Friday, September 25, 2009

Super Bulky Slippers

My guys liked their slippers so much I thought I'd share the pattern it with you all.
I got the idea for these from a really nice book Socks, Socks, Socks. They have a very pretty lacy pattern for ladies slippers called S.O.S. They use the flat knit heel and in the round for the rest of the foot technique.
However I don't have little girls, I have large boys. Large footed boys. Who don't wear lace ; )
I also prefer the knit stitch to continue for the whole of the pattern, and wanted them to be much stronger and thicker.

I went with 2 strains held together through out. One of bulky homespun and the other a worsted weight acrylic yarn. I tried Simply Soft in gray with one pair. I do not recommend this, as both Homespun and Simply Soft spilt quite a bit even with the large needles. They did come out really soft and thick. I'm told they are very comfy. So I guess they were worth the effort. I went with Caron's worsted weight for the second pair. Much easier to work with only one yarn splitting, and just a bit thicker so they came out pretty good too. I do think I'll go with a different bulky yarn altogether for the next pair.

The first part of this pattern ( heel ) is worked flat then seamed up the back. The foot and toes are worked in the round.
I used the magic loop method for this pattern. The cuff is optional, pattern works quite well without it.

130 yards ( cuff included ) of each worsted weight and bulky weight . I used Lion Brand’s Homespun in Mediterranean held together through out with Caron’s ( one pound )Forest green. I used Simply Soft in gray for the pair without cuffs.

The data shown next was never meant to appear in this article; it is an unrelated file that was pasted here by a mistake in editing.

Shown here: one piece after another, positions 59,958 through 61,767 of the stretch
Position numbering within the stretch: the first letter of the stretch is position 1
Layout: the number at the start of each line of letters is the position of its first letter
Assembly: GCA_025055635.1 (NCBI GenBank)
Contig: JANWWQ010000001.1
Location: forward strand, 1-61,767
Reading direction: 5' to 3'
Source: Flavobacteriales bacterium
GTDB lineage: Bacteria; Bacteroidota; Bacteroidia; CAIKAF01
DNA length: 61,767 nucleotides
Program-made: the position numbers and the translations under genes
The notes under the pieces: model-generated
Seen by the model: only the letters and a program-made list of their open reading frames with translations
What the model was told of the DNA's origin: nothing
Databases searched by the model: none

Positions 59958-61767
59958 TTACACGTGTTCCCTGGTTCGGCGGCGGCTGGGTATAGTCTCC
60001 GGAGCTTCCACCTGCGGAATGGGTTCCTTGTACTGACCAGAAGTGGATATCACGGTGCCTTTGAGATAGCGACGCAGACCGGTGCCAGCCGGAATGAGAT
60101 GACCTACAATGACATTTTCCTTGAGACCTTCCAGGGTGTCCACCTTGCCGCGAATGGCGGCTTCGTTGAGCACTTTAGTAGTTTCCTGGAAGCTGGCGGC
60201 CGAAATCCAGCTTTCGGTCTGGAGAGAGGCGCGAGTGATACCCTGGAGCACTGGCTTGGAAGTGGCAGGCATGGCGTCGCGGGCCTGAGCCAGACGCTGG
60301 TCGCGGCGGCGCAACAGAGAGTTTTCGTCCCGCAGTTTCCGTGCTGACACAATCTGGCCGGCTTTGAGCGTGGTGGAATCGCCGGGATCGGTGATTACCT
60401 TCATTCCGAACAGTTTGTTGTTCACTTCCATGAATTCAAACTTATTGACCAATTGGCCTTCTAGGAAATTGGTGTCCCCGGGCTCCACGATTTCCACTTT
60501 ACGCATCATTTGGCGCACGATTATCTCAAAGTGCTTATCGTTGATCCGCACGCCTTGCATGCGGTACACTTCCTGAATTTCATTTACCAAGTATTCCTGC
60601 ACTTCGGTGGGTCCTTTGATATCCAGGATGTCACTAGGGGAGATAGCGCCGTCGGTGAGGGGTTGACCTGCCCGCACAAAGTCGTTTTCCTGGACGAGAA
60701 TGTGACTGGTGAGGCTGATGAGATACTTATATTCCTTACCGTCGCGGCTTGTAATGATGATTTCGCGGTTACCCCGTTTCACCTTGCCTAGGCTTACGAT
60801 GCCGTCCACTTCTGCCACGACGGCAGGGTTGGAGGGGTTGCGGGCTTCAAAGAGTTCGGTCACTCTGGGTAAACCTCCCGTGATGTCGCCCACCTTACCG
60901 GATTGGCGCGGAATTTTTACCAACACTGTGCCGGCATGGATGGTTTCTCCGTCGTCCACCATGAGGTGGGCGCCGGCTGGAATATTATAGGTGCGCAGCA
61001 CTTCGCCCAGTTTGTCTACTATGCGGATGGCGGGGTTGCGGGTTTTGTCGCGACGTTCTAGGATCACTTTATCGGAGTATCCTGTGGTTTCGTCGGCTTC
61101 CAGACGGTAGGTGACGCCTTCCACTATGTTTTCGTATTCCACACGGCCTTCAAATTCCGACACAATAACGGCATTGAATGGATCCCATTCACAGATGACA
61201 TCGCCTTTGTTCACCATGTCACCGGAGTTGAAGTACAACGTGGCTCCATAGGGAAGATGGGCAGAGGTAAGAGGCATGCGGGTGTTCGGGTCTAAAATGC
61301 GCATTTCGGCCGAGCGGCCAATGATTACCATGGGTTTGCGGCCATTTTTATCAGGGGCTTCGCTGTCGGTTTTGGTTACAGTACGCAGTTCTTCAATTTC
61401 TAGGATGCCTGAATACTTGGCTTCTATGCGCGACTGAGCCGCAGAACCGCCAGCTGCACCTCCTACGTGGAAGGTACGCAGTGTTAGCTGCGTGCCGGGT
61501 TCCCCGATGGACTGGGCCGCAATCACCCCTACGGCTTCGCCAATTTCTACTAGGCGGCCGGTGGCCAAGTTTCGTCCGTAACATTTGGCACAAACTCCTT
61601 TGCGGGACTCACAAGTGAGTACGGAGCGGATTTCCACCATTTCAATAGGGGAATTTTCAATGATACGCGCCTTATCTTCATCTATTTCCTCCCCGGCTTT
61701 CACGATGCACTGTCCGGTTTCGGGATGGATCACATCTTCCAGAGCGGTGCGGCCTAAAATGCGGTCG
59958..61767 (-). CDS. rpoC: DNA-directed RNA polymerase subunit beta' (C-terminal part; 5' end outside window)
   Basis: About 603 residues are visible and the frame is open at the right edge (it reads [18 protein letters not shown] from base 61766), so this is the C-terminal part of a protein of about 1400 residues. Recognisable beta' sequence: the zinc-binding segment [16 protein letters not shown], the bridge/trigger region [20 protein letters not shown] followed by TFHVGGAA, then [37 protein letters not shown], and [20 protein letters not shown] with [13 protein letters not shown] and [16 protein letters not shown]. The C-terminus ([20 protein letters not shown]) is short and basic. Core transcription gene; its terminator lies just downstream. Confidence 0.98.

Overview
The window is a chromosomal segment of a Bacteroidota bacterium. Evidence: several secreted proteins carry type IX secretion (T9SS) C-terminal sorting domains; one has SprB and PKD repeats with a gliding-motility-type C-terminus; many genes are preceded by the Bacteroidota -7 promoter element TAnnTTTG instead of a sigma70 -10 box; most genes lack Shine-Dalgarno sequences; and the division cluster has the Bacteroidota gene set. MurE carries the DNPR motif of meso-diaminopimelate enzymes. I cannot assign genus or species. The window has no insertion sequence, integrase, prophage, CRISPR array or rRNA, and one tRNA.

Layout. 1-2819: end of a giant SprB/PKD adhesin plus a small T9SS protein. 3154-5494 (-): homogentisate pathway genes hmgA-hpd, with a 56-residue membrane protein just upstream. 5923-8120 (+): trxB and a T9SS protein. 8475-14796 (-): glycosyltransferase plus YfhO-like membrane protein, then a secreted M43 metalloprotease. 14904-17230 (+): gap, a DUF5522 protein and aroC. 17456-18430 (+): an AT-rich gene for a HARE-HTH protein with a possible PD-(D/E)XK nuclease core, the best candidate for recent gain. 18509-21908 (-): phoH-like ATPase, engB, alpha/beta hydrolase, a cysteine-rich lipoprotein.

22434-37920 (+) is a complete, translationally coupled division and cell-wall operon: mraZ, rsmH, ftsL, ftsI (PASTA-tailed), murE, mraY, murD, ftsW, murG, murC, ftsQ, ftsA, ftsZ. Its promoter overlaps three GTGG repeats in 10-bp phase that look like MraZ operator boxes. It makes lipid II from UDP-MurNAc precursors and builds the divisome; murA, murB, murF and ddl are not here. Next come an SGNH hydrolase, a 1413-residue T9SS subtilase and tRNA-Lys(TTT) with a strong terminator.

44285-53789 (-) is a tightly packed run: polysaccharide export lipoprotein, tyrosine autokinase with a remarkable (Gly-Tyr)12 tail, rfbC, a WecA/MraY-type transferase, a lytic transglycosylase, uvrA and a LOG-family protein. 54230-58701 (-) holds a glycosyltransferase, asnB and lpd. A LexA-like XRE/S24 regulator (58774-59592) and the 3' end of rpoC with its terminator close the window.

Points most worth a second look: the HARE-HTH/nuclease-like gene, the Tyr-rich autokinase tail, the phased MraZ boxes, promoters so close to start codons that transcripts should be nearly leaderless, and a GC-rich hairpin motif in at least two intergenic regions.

Gauge 3 stitches by 4 rows
Size 10 US circular needles
Fits men's 11 to 12 ½ US shoe size

K = knit
K2tog = knit 2 stitches together
P = purl
1 by 1 ribbing = knit 1 stitch, purl 1 stitch, repeat. Always purling the purl stitches and knitting the knit stitches. Continue in this manner

Cast on 30 stitches using both yarns through out.

Knit 4 ¾ inches ( flat ) or until you get just past the ankle. This creates the opening for the foot. You want to make sure it will fit over the heel when seamed.

Join in the round. This will be the start of your round.

1) purl
2) knit
Repeat 1 and 2
5) purl
6) k7, k2tog, k12, k2tog, k7
7) purl
8) knit
9) purl
Repeat 8 and 9
12) k6, k2tog, k12, k2tog, k6
13) purl
14) k5, k2tog, k12, k2tog, k5
15) purl
16) k5, k2tog, k10, k2tog, k5
17) purl
18) knit
19) purl
20) k5, k2tog, k8, k2tog, k5
21) purl
22) k4, k2tog, k8, k2tog, k4
23) purl
24) k3, k2tog, k8, k2tog, k3
25) purl
26) k3, k2tog, k6, k2tog, k3

Grafting the toes

You’ll need to change the placement of your loop to graft the toes. Purl the first 4 stitches of the round. Rearrange loop so you have 7 stitches on the top of the foot and 7 on the bottom with the last purled stitch being the stitch on the bottom right. Graft toes.

Sew up back of the heel and weave in ends.

Optional cuff
Pick up stitches starting at the back of the heel along the foot opening do 1 by 1 ribbing for 1 ½ inches. Bind off loosely. I used the Jeny’s surprisingly stretchy bind-off on
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